A judge in the Western District of Texas recently departed from a magistrate judge’s recommendation, ruling that the novelty of the relator’s FCA claims – which are based on allegations that the defendant medical device manufacturer committed “fraud on the FDA” by seeking clearance for its stent devices based on substantial equivalence with a predicate device, when the defendant allegedly had no intention of marketing its device for the predicate device’s use – could not overcome the failure to otherwise meet all of the requisite criteria for interlocutory appeal. See United States ex rel. Sullivan v. Atrium Med. Corp., No. SA-13-CA-244-OLG (W.D. Tex. Oct. 1, 2015). This suit involves a continued, but as yet unsuccessful, effort to expand the potential basis for FCA liability to fraudulent conduct directed to one government agency separate from the payor agency.
In July, the district court granted defendant Atrium’s motion for judgment on the pleadings as to the relator’s “fraud on the FDA” theory of liability, while leaving allegations of various state law and AKS violations in play. Although the relator alleged a scheme by Atrium fraudulently to induce FDA to clear its stent device, her complaint made no allegations of any fraudulent conduct or statements directed at a payor agency. The district court thus held that the relator had failed to state a claim because she did not plead “any direct or immediate link between Atrium’s alleged false statement or fraudulent conduct and any resulting claim for payment.”
In response, the relator filed a motion for certification of an interlocutory appeal on the question whether her fraud on the FDA claims were viable. In a Report and Recommendation released on September 16, the magistrate judge decided that although the relator only met one of the three statutory criteria necessary for interlocutory appeal, “the novelty of the question of law at issue,” still warranted immediate appellate review. In particular, although the first criterion—whether the claims present “a controlling question of law”—was met, there was no “substantial ground for difference of opinion” on this question, nor would interlocutory appeal materially advance the ultimate termination of the litigation. As to the question of differences of opinion, the relator urged the magistrate judge to find tension between United States ex rel. Campie v. Gilead Sciences, Inc. and United States ex rel. Krahling v. Merck & Co. This summer, the Sullivan magistrate and district court judges both agreed with the holding in Campie (as reported here and here), that allegations of fraud toward a licensing or regulatory agency, if disconnected from requests to the payor agency, lack the type of causal nexus demanded by the FCA. The magistrate judge disagreed that Krahling, which involved allegedly false statements made directly to a government payor entity, could be considered in tension with Campie. Nonetheless, the magistrate judge recommended the motion for certification of interlocutory appeal be granted based on the uniqueness of the question presented by both of the relators in Sullivan and Campie.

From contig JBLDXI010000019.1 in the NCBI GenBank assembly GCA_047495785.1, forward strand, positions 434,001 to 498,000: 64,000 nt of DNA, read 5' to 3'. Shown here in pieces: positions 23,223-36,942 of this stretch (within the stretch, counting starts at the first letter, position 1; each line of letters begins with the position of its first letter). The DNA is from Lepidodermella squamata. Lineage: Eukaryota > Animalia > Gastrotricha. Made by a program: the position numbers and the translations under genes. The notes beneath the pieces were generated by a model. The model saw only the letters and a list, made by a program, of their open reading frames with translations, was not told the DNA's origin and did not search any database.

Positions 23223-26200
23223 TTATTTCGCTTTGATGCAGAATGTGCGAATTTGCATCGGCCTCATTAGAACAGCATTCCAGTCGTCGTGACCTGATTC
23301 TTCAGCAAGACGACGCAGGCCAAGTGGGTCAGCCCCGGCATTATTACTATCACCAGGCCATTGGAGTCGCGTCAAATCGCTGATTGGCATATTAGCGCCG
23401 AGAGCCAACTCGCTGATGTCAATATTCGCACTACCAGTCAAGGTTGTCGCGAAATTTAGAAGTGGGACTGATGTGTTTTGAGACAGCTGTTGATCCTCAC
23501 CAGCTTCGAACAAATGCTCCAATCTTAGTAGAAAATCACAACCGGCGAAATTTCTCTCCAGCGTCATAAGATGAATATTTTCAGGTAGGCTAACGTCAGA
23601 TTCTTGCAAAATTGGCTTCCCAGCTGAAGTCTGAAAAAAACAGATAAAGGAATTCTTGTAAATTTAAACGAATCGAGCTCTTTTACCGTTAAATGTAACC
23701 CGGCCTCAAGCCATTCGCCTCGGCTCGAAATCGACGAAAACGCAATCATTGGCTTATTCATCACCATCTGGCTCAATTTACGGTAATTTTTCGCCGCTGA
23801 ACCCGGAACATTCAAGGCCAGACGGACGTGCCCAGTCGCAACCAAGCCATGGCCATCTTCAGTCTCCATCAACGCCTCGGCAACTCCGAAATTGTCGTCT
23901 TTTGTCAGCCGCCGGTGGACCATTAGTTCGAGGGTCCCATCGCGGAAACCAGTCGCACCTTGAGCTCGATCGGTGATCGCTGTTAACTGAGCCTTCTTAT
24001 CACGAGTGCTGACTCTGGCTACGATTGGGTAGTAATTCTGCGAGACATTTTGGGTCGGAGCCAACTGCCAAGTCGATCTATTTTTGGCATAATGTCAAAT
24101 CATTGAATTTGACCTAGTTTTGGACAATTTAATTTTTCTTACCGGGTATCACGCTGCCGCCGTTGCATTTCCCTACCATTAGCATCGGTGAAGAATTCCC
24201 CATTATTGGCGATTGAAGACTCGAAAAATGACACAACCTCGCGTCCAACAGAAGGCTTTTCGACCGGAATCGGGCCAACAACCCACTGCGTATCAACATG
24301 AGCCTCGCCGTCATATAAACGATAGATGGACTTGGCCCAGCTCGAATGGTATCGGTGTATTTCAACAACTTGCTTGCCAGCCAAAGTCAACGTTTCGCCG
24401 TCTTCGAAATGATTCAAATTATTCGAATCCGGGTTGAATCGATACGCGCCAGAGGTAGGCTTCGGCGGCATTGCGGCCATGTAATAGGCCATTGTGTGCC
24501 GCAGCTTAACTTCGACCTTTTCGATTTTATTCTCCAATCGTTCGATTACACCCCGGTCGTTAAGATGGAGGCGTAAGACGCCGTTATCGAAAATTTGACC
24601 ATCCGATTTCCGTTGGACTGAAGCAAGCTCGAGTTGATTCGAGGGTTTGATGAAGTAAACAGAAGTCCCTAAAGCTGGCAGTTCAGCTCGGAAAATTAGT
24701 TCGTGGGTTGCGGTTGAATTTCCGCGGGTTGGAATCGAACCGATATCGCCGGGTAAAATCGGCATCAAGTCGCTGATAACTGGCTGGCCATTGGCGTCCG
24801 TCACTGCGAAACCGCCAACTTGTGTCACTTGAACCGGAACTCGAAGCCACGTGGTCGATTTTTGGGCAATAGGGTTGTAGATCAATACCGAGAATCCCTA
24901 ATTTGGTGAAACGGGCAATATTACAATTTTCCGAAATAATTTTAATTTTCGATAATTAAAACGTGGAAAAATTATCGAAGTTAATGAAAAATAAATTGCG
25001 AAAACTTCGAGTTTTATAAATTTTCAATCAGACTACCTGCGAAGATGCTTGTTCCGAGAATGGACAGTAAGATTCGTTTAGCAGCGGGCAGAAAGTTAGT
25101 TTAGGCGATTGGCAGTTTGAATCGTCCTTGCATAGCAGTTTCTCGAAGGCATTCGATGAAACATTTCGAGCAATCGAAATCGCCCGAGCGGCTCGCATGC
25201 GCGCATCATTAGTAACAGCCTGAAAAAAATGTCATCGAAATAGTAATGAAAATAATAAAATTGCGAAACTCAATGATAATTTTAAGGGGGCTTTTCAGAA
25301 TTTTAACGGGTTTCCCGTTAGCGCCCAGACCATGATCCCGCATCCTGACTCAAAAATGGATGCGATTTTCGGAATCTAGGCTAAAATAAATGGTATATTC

As Atrium argued in its Objections to the Report and Recommendation, the magistrate judge’s rationale for when interlocutory appeal is appropriate would collapse to any situation where an issue was novel to the applicable circuit court of appeals and had received sparse treatment in other district courts. The district court agreed with Atrium that “the novelty of a question of law is not an overriding consideration for the failure to meet the statutory burden for certification,” and accordingly, denied the motion for certification of interlocutory appeal.